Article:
Bruce salmon talks swift creek (5)

By: Korie Marshall

After the meet-and-greet and surprise announcement of funding for Valemount’s sewer infrastructure, MP’s Cathy McLeod and Bob Zimmer made another announcement of funding at the Valemount Visitor Info Centre – this time for up to $436,000 for continued work on the Swift Creek fish habitat restoration program.

McLeod, Member of Parliament for Kamloops-Thompson-Cariboo, and Zimmer, MP for Prince George- Peace River made the funding announcement in Valemount on behalf of Gail Shea, Minister of Fisheries and Oceans.

Bruce Wilkinson, president of the Swift Creek Watershed Society, says the salmon need things like certain depths of water, certain size of gravel along the bottom, protection from predators, and certain flow speeds to have their best chance at spawning successfully, and for the young to survive their first months in Swift Creek before heading down the Fraser River to the ocean.

Wilkinson started the Swift Creek Watershed Society when he recognized the need for the restoration work to protect salmon habitat in the creek after severe flooding in 2012. The flooding also nearly destroyed Valemount’s municipal water intake.

Funding since 2013 has helped rehabilitate sections of the stream bank both up- and downstream from Valemount’s municipal water intake, and this phase will work on improving more of the in-stream habitat.

Wilkinson says he and Mike Wallis of Wallis Environmental Aquatics will go back to the watershed plan to decide which sites to start with. There are 17-18 sites they’ve already identified but need to reassess, as some of the work they’ve done along the stream banks is already improving the in-stream habitat for salmon. He says there were about 300 Chinook spawning last year, but he thinks there could be as many as 5,000 if this habitat improvement works, because more will survive to come back.

“We need to protect riparian areas, and need to understand the environment to protect the fish,” said Fred Fortier, Chief of the Simpcw First Nation, at the announcement. He says it’s not a case of “if you build it they will come.” He says we need to protect the fish we have, and manage them so that they can increase and potentially spread to other areas.

Brian Riddell, CEO and President of the Pacific Salmon Foundation, said in a news release that the foundation is pleased to be able to invest some of the proceeds from the federal Salmon Conservation Stamp into these projects.

Chinook are a big draw for visitors during the spawning season in Swift Creek, through August and early September. Sockeye have also been spotted in relatively large numbers in the past few years, just downstream from the municipal water intake, but where they’ve come from is a bit of a mystery. They hadn’t been spotted in the area since the 1980’s, and normally spawn in lake-headed streams.

Wilkinson joked that we need more money to figure out where they are coming from, but he has a theory they could be Kokanee that were stocked in Moose Lake that have come down the Fraser. They can’t get back to Moose Lake because of the 10 foot falls at Overlander, but Kokanee are basically land-locked sockeye, and once in the Fraser, Wilkinson thinks they are reverting back to Sockeye. Chief Fortier says the theory could have merit, and the fisheries department is doing some DNA testing to try to figure it out.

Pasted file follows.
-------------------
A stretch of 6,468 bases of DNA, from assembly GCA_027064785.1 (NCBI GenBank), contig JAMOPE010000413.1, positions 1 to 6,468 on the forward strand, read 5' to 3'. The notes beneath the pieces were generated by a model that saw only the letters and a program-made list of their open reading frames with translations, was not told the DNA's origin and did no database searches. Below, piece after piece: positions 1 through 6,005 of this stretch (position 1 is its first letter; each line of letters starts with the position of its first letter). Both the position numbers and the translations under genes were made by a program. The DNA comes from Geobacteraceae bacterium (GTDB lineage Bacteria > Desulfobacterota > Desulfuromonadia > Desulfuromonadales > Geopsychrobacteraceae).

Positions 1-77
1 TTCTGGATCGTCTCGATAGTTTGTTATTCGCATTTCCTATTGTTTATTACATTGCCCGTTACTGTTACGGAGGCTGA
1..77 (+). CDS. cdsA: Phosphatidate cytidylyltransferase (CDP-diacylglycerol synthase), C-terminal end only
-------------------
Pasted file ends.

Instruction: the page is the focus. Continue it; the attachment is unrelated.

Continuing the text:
The funding comes from the federal government’s Recreational Fisheries Conservation Partnerships Program, part of the National Conservation Plan. Started in 2013, the program’s goal is to restore and support the ongoing productivity of the country’s recreational fisheries. The government says it proved immediately successful, prompting an increase in federal investment to a total of $55 million until 2018-2019.

The Swift Creek project was the first to get funding under the new program, and has received $230,000 to date, administered through the British Columbia Conservation Foundation.

McLeod says she is proud to have served Valemount, introducing Zimmer who is the Conservative candidate for Valemount’s new riding for the federal election this October.

Zimmer thanked Jen Robinson, marketing coordinator for Tourism Valemount, for organizing the meeting at the Visitor Information Centre. “This was a great first impression of Valemount,” he said.

Since its launch in 2013, the Recreational Fisheries Conservation Partnerships Program has committed almost $16 million to more than 280 projects across Canada. Over $10.4 million was committed under the fourth round of funding for over 180 projects across the country between 2015 and 2016.

The Swift Creek Watershed Society is also working with other partners to help protect the fish and educate visitors on the uniqueness of the upper Fraser Chinook that return here annually. A new viewing platform was completed last year at George Hicks Park to help maintain a buffer between the fish and the viewing public. And with support from Columbia Basin Trust’s Environmental program, the Regional District of Fraser-Fort George has recently partnered with the society to build a new information kiosk to replace one that fell down in a storm last year. Wilkinson says the signs will be installed shortly, and will help educate visitors and ask them not to enter the water or disturb the fish.

“People that visit George Hicks Park and see the spectacle of the returning fish are very inclined to help in the protection of the fish and the habitat,” says Wilkinson.